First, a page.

Continuous rain fell today, but the temperature was still very warm.
Jackie drove me to and from New Milton for the London train and lunch with Wolf and Luci. From Waterloo I took the Northern Line tube to Clapham Common and walked to our friends’ home in Hambalt Road, reversing the process after stimulating conversation and an excellent lunch prepared by Luci. We enjoyed a tasty chicken casserole, new potatoes, and a tangy melange of some six or seven flavoursome vegetables. Luci’s seasonal pumpkin pie perked up with black cherries. She and I drank a very good Claret from 2012. Wolf, as always, preferred apple juice.
With more than an hour left of the outward journey, a gentleman preparing to sit on the opposite side of the corridor from me, had some difficulty removing his outer clothing. This necessitated his wriggling his rear end in my direction in a rather ungainly fashion. The aisles on these trains are very narrow. It was only after he had managed to place part of the said stern on his seat that I realised the young man was not. In fact he was so fat that one leg was permanently planted in the gangway. When people squeezed past, it was I who, for self preservation, needed to lurch to my right in order to avoid contact with various anatomical parts, depending on the height and contours of the individuals concerned, and whether their fronts or backs were presented to me. The bunch of keys attached to the guard’s belt could have put my eye out. A bit of a bummer, really.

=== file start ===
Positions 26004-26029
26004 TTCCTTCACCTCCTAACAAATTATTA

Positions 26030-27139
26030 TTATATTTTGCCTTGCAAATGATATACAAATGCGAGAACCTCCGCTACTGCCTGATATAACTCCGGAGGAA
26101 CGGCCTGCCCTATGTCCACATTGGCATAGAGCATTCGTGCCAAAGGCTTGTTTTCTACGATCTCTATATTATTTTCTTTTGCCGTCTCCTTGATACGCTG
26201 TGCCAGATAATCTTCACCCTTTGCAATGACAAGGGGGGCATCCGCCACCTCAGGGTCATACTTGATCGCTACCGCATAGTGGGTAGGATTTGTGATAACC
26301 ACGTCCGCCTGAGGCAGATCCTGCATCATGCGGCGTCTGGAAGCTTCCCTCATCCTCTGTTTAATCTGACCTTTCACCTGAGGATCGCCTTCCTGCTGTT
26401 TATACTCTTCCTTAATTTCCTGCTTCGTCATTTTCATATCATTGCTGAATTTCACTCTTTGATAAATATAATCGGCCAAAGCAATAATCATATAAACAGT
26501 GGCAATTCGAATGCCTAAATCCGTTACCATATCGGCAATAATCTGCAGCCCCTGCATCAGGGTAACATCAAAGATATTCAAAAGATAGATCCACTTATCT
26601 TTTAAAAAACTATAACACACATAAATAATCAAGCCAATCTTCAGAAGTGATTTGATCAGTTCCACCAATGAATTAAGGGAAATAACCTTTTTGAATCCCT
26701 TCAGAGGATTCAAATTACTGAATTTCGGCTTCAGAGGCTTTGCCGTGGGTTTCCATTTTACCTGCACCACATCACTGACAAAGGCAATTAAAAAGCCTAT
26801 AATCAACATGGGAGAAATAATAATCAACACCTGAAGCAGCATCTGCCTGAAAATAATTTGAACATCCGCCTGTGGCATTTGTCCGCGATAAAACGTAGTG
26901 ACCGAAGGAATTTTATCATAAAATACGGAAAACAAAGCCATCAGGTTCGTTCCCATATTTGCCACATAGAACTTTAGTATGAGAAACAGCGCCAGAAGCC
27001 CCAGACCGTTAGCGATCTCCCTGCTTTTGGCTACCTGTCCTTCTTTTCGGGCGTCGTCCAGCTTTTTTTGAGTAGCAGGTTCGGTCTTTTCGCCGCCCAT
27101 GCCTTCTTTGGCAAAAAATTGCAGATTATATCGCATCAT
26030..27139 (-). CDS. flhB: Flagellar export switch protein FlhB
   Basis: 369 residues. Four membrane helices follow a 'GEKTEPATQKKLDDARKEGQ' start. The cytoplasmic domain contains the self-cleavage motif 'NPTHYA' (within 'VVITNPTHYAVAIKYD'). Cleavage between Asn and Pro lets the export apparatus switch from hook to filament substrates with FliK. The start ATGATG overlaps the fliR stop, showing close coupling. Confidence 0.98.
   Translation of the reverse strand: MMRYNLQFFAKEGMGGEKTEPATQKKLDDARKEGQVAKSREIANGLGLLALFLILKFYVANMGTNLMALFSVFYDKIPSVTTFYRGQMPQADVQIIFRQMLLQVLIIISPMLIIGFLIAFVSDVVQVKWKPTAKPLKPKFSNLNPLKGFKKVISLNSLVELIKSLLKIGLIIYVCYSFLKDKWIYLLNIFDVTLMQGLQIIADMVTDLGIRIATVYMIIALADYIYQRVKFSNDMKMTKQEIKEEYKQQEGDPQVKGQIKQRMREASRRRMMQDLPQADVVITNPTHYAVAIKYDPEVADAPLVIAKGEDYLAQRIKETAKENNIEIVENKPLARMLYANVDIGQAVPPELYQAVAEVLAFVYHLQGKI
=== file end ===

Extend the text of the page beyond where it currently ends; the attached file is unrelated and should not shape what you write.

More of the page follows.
I have mentioned before how most public conveniences outside central London are no longer kept open. As I left Clapham Common underground station, I noticed that the railings for the lavatories attached to the building were unbolted and open. For a moment I had thought I may be able to avail myself of the facilities. Before descending the steps I noticed the chairs half way down, the board advertising Live Music, and, more importantly, what WC now stands for. If you care to click on the image you will also see it. This was also rather disappointing. I can only hope that some of the original closets have been retained for the use of current customers.
The street behind the station, beyond the grass bank at the edge of the common, is also more up-market than it once was. I wonder what the generations of crows have made of the changes.